The biggest disappointment was this spring when an expected disbursement didn’t come and we had pegged it to gift Ellen money to help for college.  We still gave her some cash, but it wasn’t nearly as much as we’d hoped to give her. We hadn’t promised Ellen anything, so she wasn’t disappointed by the small gift.  We also aren’t paying for her college, so any cash she receives from us to help with school is viewed as a bonus.  I’ll talk more about that later.

Now that huge loan is gone, we don’t have to worry about the payments and it is a great sense of freedom.  We will never buy into another company without having the cash in hand.  Lesson learned.

I think we’ll start seeing the affects of the job change and income in the next few months.  For now, I’m just pretending we still have no wiggle room and reducing debt is once again, a huge priority and possibility.

Our Debt Diet Update Part $

It’s way past time for me to update you all on our financial freedom quest.

The past year I think can be described as, steady.  No big ups, no big downs.  We didn’t pay off anything major, we didn’t really go into more debt.  We just stayed steady.  We also didn’t try very hard.  Getting out of debt is something that has to be at the forefront of our priorities if we want to get it done and it wasn’t.  I have a big list of excuses that include work, kids, and laundry, but really we just let it slide under the rug.  Don’t worry we didn’t go crazy on anything and we are still very frugal.  I think our biggest money sin is and always has been eating out.  When we get busy with basketball season we eat out a lot.  I try to pack snacks for everyone, but I don’t always get it done.  We also eat out on Sunday after church, nothing elaborate, but it’s a habit we need to break that would save us a nice chunk of change.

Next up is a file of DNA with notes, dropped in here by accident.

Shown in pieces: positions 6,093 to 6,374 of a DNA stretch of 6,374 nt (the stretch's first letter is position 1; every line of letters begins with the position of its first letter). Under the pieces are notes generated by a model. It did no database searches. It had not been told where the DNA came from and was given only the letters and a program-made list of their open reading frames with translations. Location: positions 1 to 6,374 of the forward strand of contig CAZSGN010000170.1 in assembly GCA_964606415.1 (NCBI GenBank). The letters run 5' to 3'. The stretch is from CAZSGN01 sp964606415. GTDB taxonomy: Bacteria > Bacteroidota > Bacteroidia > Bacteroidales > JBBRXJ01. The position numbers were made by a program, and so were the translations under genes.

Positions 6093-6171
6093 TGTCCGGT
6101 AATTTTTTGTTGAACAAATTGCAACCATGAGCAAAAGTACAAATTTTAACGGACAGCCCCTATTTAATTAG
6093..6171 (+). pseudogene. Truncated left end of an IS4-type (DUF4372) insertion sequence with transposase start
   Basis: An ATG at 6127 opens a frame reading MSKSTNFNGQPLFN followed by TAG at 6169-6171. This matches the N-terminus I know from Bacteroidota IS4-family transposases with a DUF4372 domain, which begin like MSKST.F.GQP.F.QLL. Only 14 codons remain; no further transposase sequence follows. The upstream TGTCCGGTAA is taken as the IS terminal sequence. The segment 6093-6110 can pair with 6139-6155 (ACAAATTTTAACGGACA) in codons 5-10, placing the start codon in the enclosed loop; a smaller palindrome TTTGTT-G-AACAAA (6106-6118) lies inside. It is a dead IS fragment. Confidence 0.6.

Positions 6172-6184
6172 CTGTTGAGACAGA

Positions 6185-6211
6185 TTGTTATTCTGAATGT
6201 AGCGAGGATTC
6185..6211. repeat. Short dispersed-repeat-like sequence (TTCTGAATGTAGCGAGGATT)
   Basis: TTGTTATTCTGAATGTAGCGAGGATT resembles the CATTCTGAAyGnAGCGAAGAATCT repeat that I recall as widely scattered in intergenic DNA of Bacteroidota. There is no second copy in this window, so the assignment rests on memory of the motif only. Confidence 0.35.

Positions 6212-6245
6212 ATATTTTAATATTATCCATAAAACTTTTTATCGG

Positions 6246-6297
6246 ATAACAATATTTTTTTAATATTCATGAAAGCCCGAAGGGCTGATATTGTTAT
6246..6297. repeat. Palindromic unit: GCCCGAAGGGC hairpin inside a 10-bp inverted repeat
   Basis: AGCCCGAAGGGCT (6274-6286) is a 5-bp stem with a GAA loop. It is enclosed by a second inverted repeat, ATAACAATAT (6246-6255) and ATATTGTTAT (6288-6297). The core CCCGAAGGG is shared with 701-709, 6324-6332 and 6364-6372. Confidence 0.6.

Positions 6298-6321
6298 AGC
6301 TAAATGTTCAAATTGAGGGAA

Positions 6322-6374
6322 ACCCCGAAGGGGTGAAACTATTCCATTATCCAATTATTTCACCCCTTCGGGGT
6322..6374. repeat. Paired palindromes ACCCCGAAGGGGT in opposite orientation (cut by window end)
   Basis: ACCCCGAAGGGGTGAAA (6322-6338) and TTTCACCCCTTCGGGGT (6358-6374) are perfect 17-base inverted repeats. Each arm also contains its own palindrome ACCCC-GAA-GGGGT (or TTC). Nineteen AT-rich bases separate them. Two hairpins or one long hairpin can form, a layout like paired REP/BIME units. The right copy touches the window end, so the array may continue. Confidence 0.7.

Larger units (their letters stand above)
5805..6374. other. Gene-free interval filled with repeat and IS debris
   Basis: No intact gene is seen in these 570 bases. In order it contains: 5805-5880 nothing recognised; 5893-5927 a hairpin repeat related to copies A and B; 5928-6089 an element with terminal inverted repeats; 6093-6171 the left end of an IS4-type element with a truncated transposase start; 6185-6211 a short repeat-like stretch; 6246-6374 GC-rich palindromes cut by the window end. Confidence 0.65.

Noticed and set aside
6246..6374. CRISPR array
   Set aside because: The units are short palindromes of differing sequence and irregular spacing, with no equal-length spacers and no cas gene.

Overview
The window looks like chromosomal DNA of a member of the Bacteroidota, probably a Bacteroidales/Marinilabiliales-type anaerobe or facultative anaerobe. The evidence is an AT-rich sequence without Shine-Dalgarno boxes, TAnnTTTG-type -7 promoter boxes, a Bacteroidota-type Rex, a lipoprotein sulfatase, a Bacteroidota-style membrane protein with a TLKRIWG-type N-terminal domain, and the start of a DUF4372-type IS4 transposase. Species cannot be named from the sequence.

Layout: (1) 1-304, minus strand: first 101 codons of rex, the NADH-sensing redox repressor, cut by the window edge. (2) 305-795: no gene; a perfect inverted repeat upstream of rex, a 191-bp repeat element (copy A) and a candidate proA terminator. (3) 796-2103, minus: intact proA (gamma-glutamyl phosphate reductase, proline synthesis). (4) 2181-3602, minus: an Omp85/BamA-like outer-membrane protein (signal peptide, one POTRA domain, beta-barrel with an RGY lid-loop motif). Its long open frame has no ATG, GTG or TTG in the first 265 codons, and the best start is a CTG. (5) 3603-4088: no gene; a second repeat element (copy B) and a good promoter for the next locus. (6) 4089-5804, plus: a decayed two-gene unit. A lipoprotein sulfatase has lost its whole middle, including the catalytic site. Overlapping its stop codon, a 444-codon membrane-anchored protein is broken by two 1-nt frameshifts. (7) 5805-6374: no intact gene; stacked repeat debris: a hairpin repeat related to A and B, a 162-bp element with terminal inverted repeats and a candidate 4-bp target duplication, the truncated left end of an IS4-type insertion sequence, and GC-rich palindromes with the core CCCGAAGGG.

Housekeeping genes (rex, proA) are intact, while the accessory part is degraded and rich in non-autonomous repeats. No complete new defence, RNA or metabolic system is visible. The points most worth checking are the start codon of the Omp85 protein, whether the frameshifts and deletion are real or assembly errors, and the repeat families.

As I was writing this post it was getting really long, so I’m breaking it up in parts.  I’m not sure how many as I’m still working on it.  So here’s part I

Coupons and Stock Piling

Last year about this time I dove deep into couponing.  Clay built me shelves in our basement to store product and I filled them with shampoo, conditioner, feminine products, body wash, toothpaste, tooth brushes, toilet paper, deodorant, cleaning supplies, laundry soaps,  school supplies and food.  Every week I went out and spent my grocery budget on the big sale items at Walgreens, CVS and my local Kroger store.  I did this until about the end of September when I got too busy with work and school.  Then I dropped the Walgreens and CVS shopping and just concentrated my weekly shopping at the grocery store which is huge, and has just about everything we need except clothes.  I even get my gasoline at the grocery store station.